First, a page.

- Saw another mainline "snow gate", EB at the US 59 interchange, as we were exiting to hit up DQ and get some ice cream. Note to Matt Salek: I-90 BGS at US 59 lists both Fulda and Worthington as control cities. The DQ driveway from the frontage road was weird: you entered on the LEFT side, with opposing traffic to your right. Almost a UK-ish way of doing a driveway. While in town, we drove into downtown Worthington in search of a bank ATM (no ATM, but fortunately found a Wells Fargo branch that was open...since Wells Fargo is my bank, was easily able to make a withdrawl). Various signs in downtown Worthington helping to direct traffic to I-90, US 59, and MN 60.

- US 59 is closed for reconstruction between I-90 and Fulda, with the detour via I-90, MN 60, Nobles CSAH 1, and MN 62.

- Another note to Matt Salek:  EB I-90 BGS at MN 60 only lists Windom as a control city.

- Took MN 60 east, starting on the last leg of our trip. All 4-laning on MN 60 between Worthington and Windom is now complete. As a general rule, the existing lanes became the eastbound lanes, with the westbound lanes being built new (and mostly built in concrete). An all new alignment was built around Heron Lake, though, with both sides done in concrete.

- Reconstruction MN 60 with any sort of improvement through Windom will be impossible within the existing ROW. New ROW will be needed, and in one location means the choice between taking out part of a grocery store or taking part of a car dealership lot.

- Past Windom, a 5-lane undivided section exists between US 71 North and about one mile to the northeast, before MN 60 drops down to 2 lanes. MN 60 between Windom and St. James was reconstructed back in the 1980s, mostly on new alignment (and fully on new alignment between Mountain Lake and Butterfield).  While most of this reconstruction was still 2 lanes, some parts were built to 4 lanes: about 3.5 miles around Mountain Lake, and about 1 mile around Butterfield. These segments help with passing slower vehicles, though a complete 4-lane section would be nice for consistency.

- Ran into a major construction zone between MN 15/30 south and just north of Madelia. Traffic was down to 1 lane in each direction with a 40 MPH speed limit for pavement rehab, which slowed things down considerably. MN 15 around Madelia was also closed for reconstruction, with traffic detoured through the city.

- Some spot improvements have been made on US 169/MN 60 in west Mankato.  Specifically, at one street intersection, what used to be a full intersection was turned into a 5/8 intersection...basically a right-in/right-out on each side, with the only left turns allowed being FROM SB 169/60.

- Mankato and North Mankato have apparently merged into one city, based on the city limit signs I encountered.

- Another construction zone: US 169 was down to 1 lane between the Minnesota River bridge and north of US 14. No speed restrictions, but being stuck behind slow, oversize-load trucks made for slow going, especially at the two traffic signals just south of US 14.

- Took US 14 east to check out 4-laning progress. Since last year, the 4-lane section on US 14 has been extended about 3 miles further east, with the section between MN 60 East and the Blue Earth/Waseca County line now completed.  There are no private driveways, and 3 intersections along this stretch: CSAH 48/CR 185 (combined into a single intersection), a township road, and CSAH 37 at the county line. East of the county line, US 14 merges back to 2-lane/2-way, but grading has been completed further east, to where the new US 14 will cross over the existing highway just west of Janesville.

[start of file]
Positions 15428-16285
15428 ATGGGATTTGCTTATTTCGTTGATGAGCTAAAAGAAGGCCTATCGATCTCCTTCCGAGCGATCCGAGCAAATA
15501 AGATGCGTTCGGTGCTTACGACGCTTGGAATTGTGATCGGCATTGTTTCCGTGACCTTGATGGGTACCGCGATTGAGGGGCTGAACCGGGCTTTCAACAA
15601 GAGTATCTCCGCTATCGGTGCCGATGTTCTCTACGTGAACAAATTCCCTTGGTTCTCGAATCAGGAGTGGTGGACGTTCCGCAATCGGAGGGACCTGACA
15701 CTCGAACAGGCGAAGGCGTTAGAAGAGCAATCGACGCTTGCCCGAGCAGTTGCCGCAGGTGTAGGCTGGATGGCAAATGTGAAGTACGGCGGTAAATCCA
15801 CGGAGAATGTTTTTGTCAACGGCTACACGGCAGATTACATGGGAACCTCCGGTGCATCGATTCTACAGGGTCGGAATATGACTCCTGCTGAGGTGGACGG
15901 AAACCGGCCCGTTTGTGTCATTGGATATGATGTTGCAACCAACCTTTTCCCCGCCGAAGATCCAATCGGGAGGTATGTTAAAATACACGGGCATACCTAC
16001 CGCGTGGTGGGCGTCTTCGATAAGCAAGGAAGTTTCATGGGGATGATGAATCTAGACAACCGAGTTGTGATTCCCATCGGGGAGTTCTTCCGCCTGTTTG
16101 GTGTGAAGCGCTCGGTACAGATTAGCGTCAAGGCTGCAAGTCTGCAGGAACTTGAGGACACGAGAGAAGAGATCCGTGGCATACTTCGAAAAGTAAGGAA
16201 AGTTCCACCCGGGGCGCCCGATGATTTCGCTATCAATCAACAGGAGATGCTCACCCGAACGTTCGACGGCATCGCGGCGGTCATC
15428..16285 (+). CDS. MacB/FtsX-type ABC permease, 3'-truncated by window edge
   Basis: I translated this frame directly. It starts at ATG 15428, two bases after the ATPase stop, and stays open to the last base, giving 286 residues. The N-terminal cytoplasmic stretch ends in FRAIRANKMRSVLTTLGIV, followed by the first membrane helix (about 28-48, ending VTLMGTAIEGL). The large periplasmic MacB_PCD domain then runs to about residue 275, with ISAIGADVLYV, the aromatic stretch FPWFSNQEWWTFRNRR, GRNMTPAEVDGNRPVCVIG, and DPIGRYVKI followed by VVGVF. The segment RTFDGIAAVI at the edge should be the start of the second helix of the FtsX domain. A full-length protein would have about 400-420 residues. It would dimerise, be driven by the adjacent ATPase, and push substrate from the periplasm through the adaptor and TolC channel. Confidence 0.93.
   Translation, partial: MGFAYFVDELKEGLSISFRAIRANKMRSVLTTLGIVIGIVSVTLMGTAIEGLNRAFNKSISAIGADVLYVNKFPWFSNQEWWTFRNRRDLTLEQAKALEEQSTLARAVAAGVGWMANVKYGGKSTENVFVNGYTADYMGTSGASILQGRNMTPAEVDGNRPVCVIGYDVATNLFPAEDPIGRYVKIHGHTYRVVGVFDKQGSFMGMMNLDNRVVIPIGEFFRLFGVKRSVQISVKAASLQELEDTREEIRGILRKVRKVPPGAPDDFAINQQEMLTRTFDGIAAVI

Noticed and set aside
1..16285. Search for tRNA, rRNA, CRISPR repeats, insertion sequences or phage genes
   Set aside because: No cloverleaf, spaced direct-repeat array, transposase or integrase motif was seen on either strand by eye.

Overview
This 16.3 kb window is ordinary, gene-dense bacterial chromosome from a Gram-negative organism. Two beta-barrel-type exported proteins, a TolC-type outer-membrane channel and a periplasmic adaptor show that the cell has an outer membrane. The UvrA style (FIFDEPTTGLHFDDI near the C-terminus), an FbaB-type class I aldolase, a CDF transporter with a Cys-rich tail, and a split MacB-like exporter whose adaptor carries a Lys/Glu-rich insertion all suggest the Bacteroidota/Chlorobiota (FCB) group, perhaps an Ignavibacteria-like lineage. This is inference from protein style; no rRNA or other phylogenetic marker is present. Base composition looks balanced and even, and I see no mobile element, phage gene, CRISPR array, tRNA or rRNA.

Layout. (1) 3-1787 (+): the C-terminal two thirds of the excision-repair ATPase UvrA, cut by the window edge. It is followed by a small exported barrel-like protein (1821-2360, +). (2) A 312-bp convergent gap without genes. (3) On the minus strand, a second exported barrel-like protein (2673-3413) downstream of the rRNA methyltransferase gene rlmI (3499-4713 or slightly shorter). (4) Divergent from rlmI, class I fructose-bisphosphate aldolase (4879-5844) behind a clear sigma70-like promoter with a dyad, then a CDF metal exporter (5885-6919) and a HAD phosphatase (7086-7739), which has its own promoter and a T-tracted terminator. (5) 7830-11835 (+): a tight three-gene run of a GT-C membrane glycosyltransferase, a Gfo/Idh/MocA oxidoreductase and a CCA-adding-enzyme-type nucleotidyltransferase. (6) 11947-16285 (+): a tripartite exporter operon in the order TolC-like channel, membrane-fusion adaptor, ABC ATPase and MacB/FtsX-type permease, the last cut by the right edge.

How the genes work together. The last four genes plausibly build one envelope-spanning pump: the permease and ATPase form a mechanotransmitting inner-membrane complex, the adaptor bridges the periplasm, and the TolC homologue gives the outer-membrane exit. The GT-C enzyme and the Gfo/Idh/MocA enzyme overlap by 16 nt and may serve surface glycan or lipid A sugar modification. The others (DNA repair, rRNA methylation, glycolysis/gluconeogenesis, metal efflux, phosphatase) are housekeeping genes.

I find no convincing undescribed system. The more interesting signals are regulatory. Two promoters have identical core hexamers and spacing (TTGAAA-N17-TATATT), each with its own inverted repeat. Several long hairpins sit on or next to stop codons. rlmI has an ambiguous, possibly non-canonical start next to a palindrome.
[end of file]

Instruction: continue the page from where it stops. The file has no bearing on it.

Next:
- Took a short sidetrip south on CSAH 3 from Janesville to see if roadwork for the US 14 bypass had begun. Not yet, but survey sticks were posted showing the future roadway and ramps...US 14 will have a diamond interchange at CSAH 3.

- Back into Janesville, and headed north on CSAH 3. Waseca CSAH 3 is one of the few county routes I've seen in Minnesota that are paved in concrete. Unlike Iowa, most of Minnesota's paved county mileage is paved in asphalt or bituminous.

- There is an END Waseca CSAH 3 shield at the intersection with MN 60. This is interesting, since the intersection is actually in Le Sueur County.  About 300-400 feet of roadway is marked as Waseca CSAH 3, but is actually unsigned Le Sueur CSAH 62.

- From this point, I wanted to get back to US 169, and nip Sibley County in the process. Took a somewhat convoluted routing to get up to Le Sueur: MN 60, CSAH 11, CSAH 13, CSAH 15, CR 115, and finally MN 112. MN 112 between CSAH 15 and CR 115 was closed for reconstruction, hence using the two county routes. MN 112 has 4 turns within Le Sueur...I traveled through 3 of them, then kept straight at the last turn, which puts one onto MN 93.

- Took MN 93 across the river, clinching Sibley County for Meaghan, then hopped on US 169. As MN 19 is still closed at US 169 for the interchange construction, MN 93 between US 169 and Henderson is part of the detour route to access MN 19 West. After crossing the river and leaving the "valley of the Jolly Green Giant", traffic wanting to take MN 19 East turns off at CSAH 28.

- The US 169/MN 19 interchange is progressing, but is now becoming a bit delayed, due to soil problems previously in the project. The interchange is a folded-diamond to the north. Although the bridge over US 169 looks complete, most of the ramps still need to be paved, and approach work on MN 19 needs to be completed. Not sure what the timeline is for completing this project.

- Further north, I received visual confirmation that MN 25 has indeed been realigned in Belle Plaine. Originally, MN 25 followed Meridian St north from US 169 into downtown. This road is now CSAH 3 (but with an "OLD MN 25" shield on the side as well). MN 25 has now been shifted to Main St/Old CSAH 6 between downtown and US 169. This shift adds a bit of legitimacy to the planned interchange at that junction.

- Rest of the trip home was relatively uneventful: US 169 to Secret MN 801 to MN 13 and local roads to my parent's house.

Next up: the return trip East begins...

Back to the Roadtrip Report Archive
Back to Magnolia Meanderings

(C) 2007, Adam Froehlig